Social Media Users' Perceptions and Responses to Virtual Social Media Influencers
Recent technological innovations like artificial intelligence and computer-generated imagery have paved the way for a new type of social media influencers termed virtual influencers (VIs), which are defined as digital, anthropomorphic social media personae that are controlled by humans or AI software. While VIs are gaining in numbers and popularity, our understanding of the VI phenomenon is extremely limited, and it remains unclear whether, how, and why VIs can be effective brand endorsers. Drawing on the Persuasion Knowledge Model (PKM), this project aims to examine (1) social media users’ responses and skepticism toward VIs vs. human influencers (HIs); (2) their responses and skepticism toward sponsored posts by VIs vs. HIs; and (3) the role of skepticism in mediating the effects of influencer type on consumers’ attitude toward the promoted brand. A multi-method approach is used, including a content analysis of social media comments and posts, a computational analysis of said data, and an online experiment.
BIPOC Media Suppliers and Inequities in Advertising Metrics
This project will address the diversity-equity-inclusion issues in the current advertising media supplier field and systemic inequities in the domain of advertising media planning/pricing/buying. It specifically aims: (1) to examine the inequities in the current media planning/pricing/buying practice primarily based on what we’d call the “breadth” metric; (2) to develop an alternative “depth” metric that overcomes the limitations and equity issues of the “breadth” metric; and (3) to address the inequities in the inclusion, valuation, and pricing of BIPOC or subcultural group media suppliers and creators in advertising across different media contexts. A multimethod approach is used, including in-depth interviews and a survey with consumers and computational research approach analyzing social media data.
Companies Getting Political: Public-Company Identity Similarity and Its Influences on Public Reactions to Corporate Social Advocacy Initiatives
Today’s corporations are moving beyond their traditional social responsibility programs and making advocacy stances on sociopolitical issues. As many of the sociopolitical issues are divisive in nature, corporate social advocacy (CSA) initiatives tend to attract certain stakeholder groups but potentially alienate other groups at the same time. In this context, the extent to which publics perceive a company’s CSA stance to be consistent with or opposite to their own stances and value would become the basis to categorize the company as “our side” or the “opposing side,” and form identity similarity perceptions. Such perceptions are likely to lead publics to form or change their attitudes and behaviors regarding the involved company. In order to advance our understanding of the risks and rewards of CSA, it is critically important to examine public perception of identity similarity regarding companies involved in CSA and its impact on publics’ attitudinal and behavioral reactions to CSA. Applying the social identity theory, this project investigates publics’ responses to CSA initiatives and a theoretical mechanism mediating the responses by focusing on the role of public-company identity similarity perception.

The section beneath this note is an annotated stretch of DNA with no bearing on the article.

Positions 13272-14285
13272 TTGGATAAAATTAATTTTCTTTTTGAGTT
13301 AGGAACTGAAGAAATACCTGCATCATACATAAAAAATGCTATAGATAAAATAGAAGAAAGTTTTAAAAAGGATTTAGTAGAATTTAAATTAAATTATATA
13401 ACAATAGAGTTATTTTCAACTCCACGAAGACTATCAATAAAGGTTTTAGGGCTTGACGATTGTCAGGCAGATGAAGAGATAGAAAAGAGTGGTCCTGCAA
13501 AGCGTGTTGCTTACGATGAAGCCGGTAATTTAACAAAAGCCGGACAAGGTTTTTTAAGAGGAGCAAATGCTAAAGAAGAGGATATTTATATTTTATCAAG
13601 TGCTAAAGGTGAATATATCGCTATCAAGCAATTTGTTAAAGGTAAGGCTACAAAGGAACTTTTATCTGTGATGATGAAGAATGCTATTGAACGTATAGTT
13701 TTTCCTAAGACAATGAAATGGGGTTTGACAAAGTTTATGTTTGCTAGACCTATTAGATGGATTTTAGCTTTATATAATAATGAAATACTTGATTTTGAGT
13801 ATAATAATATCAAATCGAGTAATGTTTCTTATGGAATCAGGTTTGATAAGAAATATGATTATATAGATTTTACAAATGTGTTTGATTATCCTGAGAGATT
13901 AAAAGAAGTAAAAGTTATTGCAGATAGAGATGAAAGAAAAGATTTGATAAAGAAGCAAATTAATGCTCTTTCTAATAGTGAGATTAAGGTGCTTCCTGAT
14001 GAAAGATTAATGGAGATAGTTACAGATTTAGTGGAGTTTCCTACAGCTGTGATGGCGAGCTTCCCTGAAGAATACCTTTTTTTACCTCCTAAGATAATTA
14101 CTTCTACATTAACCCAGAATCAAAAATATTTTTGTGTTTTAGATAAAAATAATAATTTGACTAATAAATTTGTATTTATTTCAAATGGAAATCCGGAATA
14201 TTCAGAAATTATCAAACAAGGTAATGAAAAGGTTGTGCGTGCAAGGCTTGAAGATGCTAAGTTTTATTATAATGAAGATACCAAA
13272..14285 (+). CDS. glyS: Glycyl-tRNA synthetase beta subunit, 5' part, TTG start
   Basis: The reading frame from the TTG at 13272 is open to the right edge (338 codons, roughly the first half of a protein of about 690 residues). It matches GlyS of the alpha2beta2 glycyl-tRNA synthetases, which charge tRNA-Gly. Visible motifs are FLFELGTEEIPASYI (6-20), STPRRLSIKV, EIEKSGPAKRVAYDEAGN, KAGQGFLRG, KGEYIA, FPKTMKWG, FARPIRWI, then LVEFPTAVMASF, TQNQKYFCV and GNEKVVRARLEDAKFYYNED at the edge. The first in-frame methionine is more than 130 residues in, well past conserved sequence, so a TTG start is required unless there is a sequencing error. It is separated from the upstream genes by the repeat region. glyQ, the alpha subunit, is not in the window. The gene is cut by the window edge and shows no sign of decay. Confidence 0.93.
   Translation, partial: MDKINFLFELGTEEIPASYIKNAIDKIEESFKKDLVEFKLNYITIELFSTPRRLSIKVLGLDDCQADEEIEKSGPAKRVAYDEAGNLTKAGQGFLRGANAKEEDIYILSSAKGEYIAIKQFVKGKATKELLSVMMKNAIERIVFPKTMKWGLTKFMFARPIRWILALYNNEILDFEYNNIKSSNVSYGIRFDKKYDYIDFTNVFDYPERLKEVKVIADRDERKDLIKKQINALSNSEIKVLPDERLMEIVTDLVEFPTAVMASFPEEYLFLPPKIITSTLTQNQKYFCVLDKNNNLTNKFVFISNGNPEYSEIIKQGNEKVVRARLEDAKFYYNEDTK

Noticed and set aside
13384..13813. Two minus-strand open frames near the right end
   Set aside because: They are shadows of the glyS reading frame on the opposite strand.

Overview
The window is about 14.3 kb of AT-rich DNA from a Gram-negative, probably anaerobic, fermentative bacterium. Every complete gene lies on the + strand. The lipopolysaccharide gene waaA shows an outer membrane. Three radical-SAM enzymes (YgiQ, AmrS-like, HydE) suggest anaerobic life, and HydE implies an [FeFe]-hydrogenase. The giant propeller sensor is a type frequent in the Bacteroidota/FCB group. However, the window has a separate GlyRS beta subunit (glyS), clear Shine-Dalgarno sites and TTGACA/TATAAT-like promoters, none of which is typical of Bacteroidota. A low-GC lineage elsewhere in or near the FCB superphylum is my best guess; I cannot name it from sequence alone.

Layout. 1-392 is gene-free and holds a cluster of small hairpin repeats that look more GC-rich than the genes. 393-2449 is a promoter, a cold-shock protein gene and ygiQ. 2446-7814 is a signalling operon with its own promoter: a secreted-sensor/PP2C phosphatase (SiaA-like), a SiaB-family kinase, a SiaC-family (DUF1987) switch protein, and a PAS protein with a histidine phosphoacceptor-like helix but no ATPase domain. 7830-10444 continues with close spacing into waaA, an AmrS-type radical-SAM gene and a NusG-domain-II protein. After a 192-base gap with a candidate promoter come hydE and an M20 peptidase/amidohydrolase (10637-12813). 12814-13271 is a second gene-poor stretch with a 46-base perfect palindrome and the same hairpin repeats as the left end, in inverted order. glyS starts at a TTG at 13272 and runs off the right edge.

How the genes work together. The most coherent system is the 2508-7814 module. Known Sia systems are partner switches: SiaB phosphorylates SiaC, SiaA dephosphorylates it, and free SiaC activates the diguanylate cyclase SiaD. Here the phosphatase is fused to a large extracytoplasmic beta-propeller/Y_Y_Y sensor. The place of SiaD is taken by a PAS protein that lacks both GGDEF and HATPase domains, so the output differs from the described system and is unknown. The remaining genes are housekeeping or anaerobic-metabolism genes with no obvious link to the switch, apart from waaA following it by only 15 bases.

Trust and Its Influence on Advertising Processes and Effects – Computational Research Applying the Trust Scores in Social Media (TSM) Algorithm
Applying trust theory and our own Trust Scores in Social Media (TSM) Algorithm, this project examines the role of source trust in viral ad diffusion and rumor spread and counter-rumor campaign effects. We test and demonstrate the feasibility of using computer-algorithm-generated social media metrics, indicating the degree to which each person is trusted by others within a social network, for trust-based viral ad seeding strategy and counter-rumor campaigns.
Influence of Consumers’ Affective States on Ad Attention and Evaluation
This project examines the influence of consumers’ temporary affective states during ad exposure on their selective attention to and evaluation of different types of ads that are categorized based on theoretically-derived attention-grabbing characteristics. An innovative computational research approach is used, cross-analyzing proxy measures of real-time affective fluctuation of TV viewers during the Super Bowl broadcast and their tweets regarding the ads aired during the Super Bowl.
Social Media Influencers’ Communication Patterns during the COVID-19 Pandemic and Followers’ Reactions
This project examines strategies adopted by social media influencers dealing with the current pandemic crisis, to discover patterns or changes in their social media activities and posts during the COVID-19 pandemic, and followers’ reactions to different kinds of communication patterns.
Publics’ Emotional Reactions and Acceptance of Organizational Crisis Response: Case of Boeing 737 MAX Crisis
This project examines publics’ emotional reactions to a crisis, and the impacts of such emotions on their acceptance of organizational crisis response communications, using computational analysis of the real-world example of the Boeing 737 MAX crisis.
Emotions During the COVID-19 Pandemic and Impact on Information-Seeking and Sharing
This project examines general patterns of discrete emotions emerging at different stages of the COVID-19 pandemic among different groups of people, and relationships between different emotions and people’s COVID-19-related information-seeking and information-sharing on Twitter.
Gender-Based Ad Targeting and Consumer Reactions
By analyzing Twitter data, this project aims at addressing the question of ad-context congruity effects with a particular focus on gender-based ad targeting and gender-targeted ad messages.